It was a classic case of “anything you can do, I can do better,” set in the magnificent Canadian Rockies in 1904 when Gertrude “Truda” Benham, at 36, set out to satisfy her wanderlust by climbing as many Rocky Mountain peaks as she could before summer’s end.
The mountains rising from Moraine Lake at Banff National Park’s Valley of Ten Peaks were simply numbered 1-10. Benham decided to start with Peak #1, or the 10,613-foot Mount Heejee as it was known. Unbeknownst to her, renowned American climber Charles Fay had also arrived with his eye on Peak #1. The Geographic Board of Canada had asked Fay to pick a mountain he’d like named for him; he chose Heejee, and determined to be the first to the top.
Beating a male rival
Fay and his guide set out bright and early, only to abandon the climb in the face of heavy snow and dangerous rock fall. What he didn’t know was that Benham and her guide had already bested him, having reached the summit of Mount Heejee using a different route.
Suffering the indignity of having been beaten by a girl, a mightily disgruntled Fay eventually settled for what would be the second ascent of what today is, nonetheless, known as Mount Fay. By the time he reached its summit, Gertrude “Truda” Benham had already been there, done that, and moved on to the western slope of the Rockies, where she went on to climb Mt. Gordon, Mt. Balfour, Mt. Collie, and become the first woman to stand atop the summit of 11,870-foot Mt. Assiniboine. Today, Truda Peaks, at 10,007 feet, are part of Mount Rogers in British Columbia’a Glacier National Park.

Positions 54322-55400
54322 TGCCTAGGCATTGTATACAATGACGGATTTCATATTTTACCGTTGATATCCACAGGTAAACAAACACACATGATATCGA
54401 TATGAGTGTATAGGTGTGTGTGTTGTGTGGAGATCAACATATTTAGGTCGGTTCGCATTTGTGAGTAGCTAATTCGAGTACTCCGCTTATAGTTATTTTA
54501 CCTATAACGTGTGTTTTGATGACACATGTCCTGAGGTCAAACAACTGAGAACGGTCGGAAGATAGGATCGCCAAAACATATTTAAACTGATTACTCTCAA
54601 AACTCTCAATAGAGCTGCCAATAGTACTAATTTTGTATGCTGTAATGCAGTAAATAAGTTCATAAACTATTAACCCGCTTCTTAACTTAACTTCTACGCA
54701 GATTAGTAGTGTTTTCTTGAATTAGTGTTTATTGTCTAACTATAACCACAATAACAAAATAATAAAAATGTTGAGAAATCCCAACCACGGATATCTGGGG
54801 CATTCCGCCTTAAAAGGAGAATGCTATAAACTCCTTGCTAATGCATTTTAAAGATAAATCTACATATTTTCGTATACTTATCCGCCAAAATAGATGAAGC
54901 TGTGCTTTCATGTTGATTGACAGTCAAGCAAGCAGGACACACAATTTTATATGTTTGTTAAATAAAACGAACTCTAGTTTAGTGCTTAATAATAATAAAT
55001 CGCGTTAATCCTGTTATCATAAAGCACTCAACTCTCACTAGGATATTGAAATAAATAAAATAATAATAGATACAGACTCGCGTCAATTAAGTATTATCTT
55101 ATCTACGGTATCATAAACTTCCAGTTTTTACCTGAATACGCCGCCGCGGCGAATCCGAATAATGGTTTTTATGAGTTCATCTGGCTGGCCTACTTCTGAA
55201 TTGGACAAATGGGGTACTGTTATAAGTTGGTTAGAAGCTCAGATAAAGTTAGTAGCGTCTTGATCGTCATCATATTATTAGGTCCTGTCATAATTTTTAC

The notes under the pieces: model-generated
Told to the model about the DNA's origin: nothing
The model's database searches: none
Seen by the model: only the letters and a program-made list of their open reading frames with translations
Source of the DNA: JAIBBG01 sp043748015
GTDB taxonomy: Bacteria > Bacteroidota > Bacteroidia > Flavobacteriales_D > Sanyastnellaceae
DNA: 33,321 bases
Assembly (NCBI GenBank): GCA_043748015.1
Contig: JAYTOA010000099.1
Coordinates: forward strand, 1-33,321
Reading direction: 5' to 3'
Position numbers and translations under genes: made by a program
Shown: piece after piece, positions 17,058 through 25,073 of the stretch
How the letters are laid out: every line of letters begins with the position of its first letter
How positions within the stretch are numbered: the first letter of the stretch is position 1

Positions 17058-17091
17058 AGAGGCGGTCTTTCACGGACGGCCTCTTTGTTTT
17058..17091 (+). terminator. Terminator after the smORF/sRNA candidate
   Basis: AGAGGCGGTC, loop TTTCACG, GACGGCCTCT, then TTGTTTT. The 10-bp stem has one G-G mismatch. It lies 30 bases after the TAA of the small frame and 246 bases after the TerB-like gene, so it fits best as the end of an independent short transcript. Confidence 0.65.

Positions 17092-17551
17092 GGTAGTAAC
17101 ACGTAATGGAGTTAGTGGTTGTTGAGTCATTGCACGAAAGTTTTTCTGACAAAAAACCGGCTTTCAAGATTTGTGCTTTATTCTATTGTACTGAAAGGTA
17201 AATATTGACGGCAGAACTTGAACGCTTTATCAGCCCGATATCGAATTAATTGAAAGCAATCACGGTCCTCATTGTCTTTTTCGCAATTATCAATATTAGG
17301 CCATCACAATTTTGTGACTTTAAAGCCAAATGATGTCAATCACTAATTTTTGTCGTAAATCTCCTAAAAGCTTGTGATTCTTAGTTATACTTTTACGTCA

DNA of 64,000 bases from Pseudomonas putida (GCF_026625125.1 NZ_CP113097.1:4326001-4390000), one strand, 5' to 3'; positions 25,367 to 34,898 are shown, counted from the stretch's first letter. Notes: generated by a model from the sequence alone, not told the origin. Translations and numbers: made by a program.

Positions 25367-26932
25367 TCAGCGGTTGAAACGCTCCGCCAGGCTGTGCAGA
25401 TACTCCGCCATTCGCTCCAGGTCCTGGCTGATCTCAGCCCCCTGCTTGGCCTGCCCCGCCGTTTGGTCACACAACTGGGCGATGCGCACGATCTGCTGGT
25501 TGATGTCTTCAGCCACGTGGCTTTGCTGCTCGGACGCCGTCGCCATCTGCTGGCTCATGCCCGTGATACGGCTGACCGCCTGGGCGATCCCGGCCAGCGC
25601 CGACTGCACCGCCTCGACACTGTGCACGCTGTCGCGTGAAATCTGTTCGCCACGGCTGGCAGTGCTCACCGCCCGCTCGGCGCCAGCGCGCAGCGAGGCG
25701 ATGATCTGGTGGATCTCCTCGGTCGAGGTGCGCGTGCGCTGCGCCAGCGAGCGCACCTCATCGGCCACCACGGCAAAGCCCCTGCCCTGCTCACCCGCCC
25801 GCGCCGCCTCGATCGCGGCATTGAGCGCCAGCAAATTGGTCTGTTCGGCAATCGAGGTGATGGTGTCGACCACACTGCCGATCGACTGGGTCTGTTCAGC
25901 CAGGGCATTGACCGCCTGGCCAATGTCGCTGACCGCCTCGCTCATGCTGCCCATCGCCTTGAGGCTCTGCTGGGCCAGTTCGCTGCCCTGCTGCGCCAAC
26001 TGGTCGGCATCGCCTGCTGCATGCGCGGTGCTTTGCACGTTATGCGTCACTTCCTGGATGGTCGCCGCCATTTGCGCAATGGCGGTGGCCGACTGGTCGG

Childhood Alpine trips
London-born Gertrude Benham was born in 1867, the youngest of six children. She was “bitten with a love of the mountains” as a child when her father, a master iron manufacturer, took her on summer Alpine trips. While little is known about her early life, we know she cared for her aging parents until their deaths in 1891 and 1903 when, at age 36, she came into a modest inheritance that allowed her to scratch her travel itch.
And so it was she found herself in Canada, having seen pamphlets for the newly-accessible Rocky Mountains. By the time she scooped Charles Fay, she was already a skilled climber, with more than 130 ascents to her name, including Mont Blanc and one of the best-known mountains in the Alps — the Matterhorn.
Gertrude Benham made more than 130 Alpine ascents and climbed more than 300 peaks 10,000 feet or more in every part of the world before she was done. She was the first woman to summit 19,000-foot Mount Kilimanjaro in 1909, completing the climb on her own when her guides left her upon seeing a pile of skeletons they interpreted as a sign of “evil spirits.”
But Benham wasn’t just a mountaineer. She was an intrepid hiker and globetrotter of the first order, logging seven trips around the world by steamship, rail and on foot. One trek in 1908 took her from Valparaiso, Chile, to Buenos Aires, Argentina. The next year she logged 600 miles in Central Africa, walking from Zambia to the southern tip of Lake Tanganyika. It was from there she continued to Kilimanjaro.
Malaria in Calcutta
Wherever she went, she was accompanied by her Bible, copies of Lorna Doone and Rudyard Kipling’s Kim, a pocket Shakespeare and her knitting. She sold her needlework to pay for articles she collected along the way, most of which represented native crafts. The only time she fell ill in her travels was when she contracted malaria in Calcutta thanks to tears in her mosquito net. She even managed to avoid a shipboard outbreak of cholera while crossing the Bay of Bengal during a cyclone.